U.S. Bank leader: ‘Cincinnati is the most resilient, balanced economy
“Cincinnati is the most resilient, balanced, even-keeled economy,” Mike Prescott, U.S. Bank’s Cincinnati-based commercial banking East Region leader and a chief for the bank in the Greater Cincinnati market said.
Prescott should know. He handles commercial banking from North Carolina to St. Louis for the nation’s fifth-largest bank.
Mergers and acquisitions have slowed significantly, Prescott said. Interest rates play a big part in that. So businesses are looking to grow on their own, meaning they need more loans.
U.S. Bank’s clients don’t expect inflation to return to normal anytime soon. They see it hovering in the 3.5% range for quite a while. That’s barely below the 3.7% rate the U.S. economy logged in September and well above that Fed target of 2%. That means interest rates aren’t likely to decline in the near future, either.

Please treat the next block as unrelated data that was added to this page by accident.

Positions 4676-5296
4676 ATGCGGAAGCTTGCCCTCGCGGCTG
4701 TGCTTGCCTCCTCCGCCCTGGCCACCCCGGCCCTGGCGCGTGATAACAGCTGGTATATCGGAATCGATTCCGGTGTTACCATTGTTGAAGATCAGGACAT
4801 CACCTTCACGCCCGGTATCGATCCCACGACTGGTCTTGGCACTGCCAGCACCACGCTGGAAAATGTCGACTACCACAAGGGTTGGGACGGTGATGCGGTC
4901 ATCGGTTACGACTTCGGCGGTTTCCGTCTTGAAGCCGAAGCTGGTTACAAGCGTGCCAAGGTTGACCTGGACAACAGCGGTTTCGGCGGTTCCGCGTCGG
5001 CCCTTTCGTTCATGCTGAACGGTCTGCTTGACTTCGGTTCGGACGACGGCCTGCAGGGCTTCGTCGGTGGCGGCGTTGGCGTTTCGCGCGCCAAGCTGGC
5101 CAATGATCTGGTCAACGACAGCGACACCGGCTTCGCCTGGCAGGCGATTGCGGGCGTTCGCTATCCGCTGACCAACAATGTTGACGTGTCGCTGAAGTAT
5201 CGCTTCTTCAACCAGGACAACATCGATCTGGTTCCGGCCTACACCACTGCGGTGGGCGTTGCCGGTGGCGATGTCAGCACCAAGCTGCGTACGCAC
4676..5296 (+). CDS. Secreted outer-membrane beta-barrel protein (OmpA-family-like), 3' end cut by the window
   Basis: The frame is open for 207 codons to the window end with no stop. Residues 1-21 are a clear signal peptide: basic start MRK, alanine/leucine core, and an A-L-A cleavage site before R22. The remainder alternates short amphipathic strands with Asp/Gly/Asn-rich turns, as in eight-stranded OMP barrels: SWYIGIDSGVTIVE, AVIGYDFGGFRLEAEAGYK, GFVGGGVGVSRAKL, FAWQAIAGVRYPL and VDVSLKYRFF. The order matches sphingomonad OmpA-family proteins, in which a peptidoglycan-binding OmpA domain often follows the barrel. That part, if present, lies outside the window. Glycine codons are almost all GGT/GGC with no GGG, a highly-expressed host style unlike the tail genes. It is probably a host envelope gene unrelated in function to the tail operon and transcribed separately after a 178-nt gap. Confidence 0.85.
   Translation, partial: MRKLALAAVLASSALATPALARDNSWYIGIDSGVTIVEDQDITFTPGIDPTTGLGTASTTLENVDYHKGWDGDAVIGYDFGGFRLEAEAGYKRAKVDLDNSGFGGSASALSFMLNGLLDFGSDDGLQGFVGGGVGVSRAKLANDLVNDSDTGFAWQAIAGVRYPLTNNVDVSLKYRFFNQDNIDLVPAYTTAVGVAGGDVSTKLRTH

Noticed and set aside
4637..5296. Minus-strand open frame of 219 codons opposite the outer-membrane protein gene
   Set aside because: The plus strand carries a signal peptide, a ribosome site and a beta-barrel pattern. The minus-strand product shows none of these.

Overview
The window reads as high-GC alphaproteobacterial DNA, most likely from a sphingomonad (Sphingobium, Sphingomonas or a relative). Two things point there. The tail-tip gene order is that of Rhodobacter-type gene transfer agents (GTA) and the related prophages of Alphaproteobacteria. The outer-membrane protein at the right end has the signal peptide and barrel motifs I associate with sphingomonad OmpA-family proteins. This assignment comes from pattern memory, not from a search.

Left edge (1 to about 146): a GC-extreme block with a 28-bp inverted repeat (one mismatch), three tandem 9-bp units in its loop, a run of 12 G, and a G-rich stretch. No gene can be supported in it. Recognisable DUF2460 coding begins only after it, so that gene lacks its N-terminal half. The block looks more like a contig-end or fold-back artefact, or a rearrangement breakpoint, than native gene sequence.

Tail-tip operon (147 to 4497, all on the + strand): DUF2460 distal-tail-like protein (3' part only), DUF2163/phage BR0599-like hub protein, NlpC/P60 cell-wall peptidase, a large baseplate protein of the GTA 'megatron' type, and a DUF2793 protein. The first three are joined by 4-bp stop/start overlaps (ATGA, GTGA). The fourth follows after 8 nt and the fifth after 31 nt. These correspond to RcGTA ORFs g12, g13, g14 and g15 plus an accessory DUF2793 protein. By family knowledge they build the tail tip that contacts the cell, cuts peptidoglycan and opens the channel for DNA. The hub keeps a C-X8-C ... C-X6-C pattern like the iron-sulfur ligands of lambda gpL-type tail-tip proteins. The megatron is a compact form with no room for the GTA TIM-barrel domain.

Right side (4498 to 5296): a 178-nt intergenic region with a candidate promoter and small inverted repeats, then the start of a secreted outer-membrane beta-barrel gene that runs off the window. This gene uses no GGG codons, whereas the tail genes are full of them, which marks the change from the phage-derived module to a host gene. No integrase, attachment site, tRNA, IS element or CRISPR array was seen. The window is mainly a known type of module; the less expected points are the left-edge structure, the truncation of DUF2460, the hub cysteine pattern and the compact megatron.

But Cincinnati businesses are adjusting to that new normal.
Companies are adjusting in part through automation. A U.S. Bank CFO Insights survey showed 42% of companies are increasing their levels of automation to make up for employee shortages. A lot of those involve collecting cash and making payments in a more efficient way.
U.S. Bank’s local deposits rose 19% over the past year to $103.8 billion, according to FDIC data. It’s the largest locally based bank by deposits. Those numbers are a bit skewed because they include some commercial deposits from customers around the country that are held at the bank’s main branch downtown. But they still indicate significant growth.
“Our deposits look pretty good,” Prescott said, adding he examines the numbers in a multitude of ways.
U.S. Bank has 69 branches in Greater Cincinnati, second in the region behind Fifth Third Bank’s 100 locations as of June 30, according to Federal Deposit Insurance Corp. data.
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